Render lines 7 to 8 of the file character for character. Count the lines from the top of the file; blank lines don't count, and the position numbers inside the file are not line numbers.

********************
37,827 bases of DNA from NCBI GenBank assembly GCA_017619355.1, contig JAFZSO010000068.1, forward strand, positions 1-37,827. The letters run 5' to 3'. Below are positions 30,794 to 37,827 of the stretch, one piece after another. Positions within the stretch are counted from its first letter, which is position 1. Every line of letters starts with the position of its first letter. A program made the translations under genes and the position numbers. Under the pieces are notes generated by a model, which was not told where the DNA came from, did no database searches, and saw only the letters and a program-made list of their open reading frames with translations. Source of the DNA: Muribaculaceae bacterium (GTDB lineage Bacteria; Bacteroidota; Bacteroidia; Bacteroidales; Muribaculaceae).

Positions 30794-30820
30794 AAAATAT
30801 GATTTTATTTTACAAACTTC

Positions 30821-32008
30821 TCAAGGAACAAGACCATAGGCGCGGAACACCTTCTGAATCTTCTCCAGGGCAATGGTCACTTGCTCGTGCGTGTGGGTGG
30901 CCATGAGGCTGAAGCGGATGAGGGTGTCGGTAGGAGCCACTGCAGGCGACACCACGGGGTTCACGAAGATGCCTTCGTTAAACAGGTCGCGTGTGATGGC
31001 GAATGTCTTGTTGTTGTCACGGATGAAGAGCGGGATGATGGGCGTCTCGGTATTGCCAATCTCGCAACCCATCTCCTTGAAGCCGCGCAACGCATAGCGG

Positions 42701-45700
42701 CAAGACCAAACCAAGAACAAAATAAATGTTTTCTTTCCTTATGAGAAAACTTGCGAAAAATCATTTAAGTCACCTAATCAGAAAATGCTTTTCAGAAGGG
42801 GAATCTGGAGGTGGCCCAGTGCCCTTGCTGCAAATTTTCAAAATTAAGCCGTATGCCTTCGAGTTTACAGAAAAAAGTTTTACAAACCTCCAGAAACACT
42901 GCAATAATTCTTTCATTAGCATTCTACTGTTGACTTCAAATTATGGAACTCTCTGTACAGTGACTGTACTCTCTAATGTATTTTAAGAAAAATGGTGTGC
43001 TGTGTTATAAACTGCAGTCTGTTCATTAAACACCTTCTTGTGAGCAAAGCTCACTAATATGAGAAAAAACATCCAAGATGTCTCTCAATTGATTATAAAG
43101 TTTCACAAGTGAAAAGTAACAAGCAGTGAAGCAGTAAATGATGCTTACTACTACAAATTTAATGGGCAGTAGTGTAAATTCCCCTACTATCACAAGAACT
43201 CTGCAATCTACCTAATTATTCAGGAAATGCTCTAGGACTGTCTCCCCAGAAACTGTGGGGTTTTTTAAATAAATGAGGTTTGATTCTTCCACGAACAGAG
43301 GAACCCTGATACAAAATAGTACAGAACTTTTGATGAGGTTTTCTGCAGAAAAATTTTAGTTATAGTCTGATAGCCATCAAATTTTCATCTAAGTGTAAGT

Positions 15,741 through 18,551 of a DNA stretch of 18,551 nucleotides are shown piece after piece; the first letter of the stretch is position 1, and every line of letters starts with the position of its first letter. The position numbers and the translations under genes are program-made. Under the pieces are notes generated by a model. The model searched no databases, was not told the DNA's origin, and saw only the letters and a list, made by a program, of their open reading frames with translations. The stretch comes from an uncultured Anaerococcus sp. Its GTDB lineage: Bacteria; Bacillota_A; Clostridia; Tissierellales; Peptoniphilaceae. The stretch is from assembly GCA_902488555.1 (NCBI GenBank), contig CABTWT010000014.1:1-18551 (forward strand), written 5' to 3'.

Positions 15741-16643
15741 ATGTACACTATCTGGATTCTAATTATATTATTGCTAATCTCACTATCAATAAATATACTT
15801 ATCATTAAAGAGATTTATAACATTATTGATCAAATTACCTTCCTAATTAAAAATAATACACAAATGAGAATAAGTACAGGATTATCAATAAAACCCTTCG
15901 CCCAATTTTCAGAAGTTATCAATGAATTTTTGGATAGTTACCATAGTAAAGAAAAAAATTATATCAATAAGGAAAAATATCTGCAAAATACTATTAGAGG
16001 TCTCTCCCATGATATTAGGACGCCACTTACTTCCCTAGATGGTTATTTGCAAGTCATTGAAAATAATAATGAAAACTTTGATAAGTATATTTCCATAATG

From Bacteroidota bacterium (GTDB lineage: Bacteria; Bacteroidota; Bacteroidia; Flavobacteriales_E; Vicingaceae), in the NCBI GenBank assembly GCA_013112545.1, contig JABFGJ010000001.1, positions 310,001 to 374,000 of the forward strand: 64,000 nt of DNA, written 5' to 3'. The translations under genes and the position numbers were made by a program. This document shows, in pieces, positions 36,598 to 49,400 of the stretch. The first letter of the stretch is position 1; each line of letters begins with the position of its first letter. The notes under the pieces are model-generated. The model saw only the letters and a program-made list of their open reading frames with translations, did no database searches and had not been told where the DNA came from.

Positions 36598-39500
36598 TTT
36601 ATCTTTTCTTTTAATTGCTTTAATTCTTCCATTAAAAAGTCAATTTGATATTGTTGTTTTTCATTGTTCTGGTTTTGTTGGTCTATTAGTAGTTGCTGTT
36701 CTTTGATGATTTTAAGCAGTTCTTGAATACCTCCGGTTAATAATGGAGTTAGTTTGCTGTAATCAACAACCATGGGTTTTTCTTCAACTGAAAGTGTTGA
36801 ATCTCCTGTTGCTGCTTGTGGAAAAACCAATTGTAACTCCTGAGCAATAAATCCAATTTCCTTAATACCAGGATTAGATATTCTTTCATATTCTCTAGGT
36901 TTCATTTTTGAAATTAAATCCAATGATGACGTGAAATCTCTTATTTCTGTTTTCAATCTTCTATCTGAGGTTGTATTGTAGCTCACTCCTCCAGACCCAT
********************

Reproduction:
30901 CCATGAGGCTGAAGCGGATGAGGGTGTCGGTAGGAGCCACTGCAGGCGACACCACGGGGTTCACGAAGATGCCTTCGTTAAACAGGTCGCGTGTGATGGC
31001 GAATGTCTTGTTGTTGTCACGGATGAAGAGCGGGATGATGGGCGTCTCGGTATTGCCAATCTCGCAACCCATCTCCTTGAAGCCGCGCAACGCATAGCGG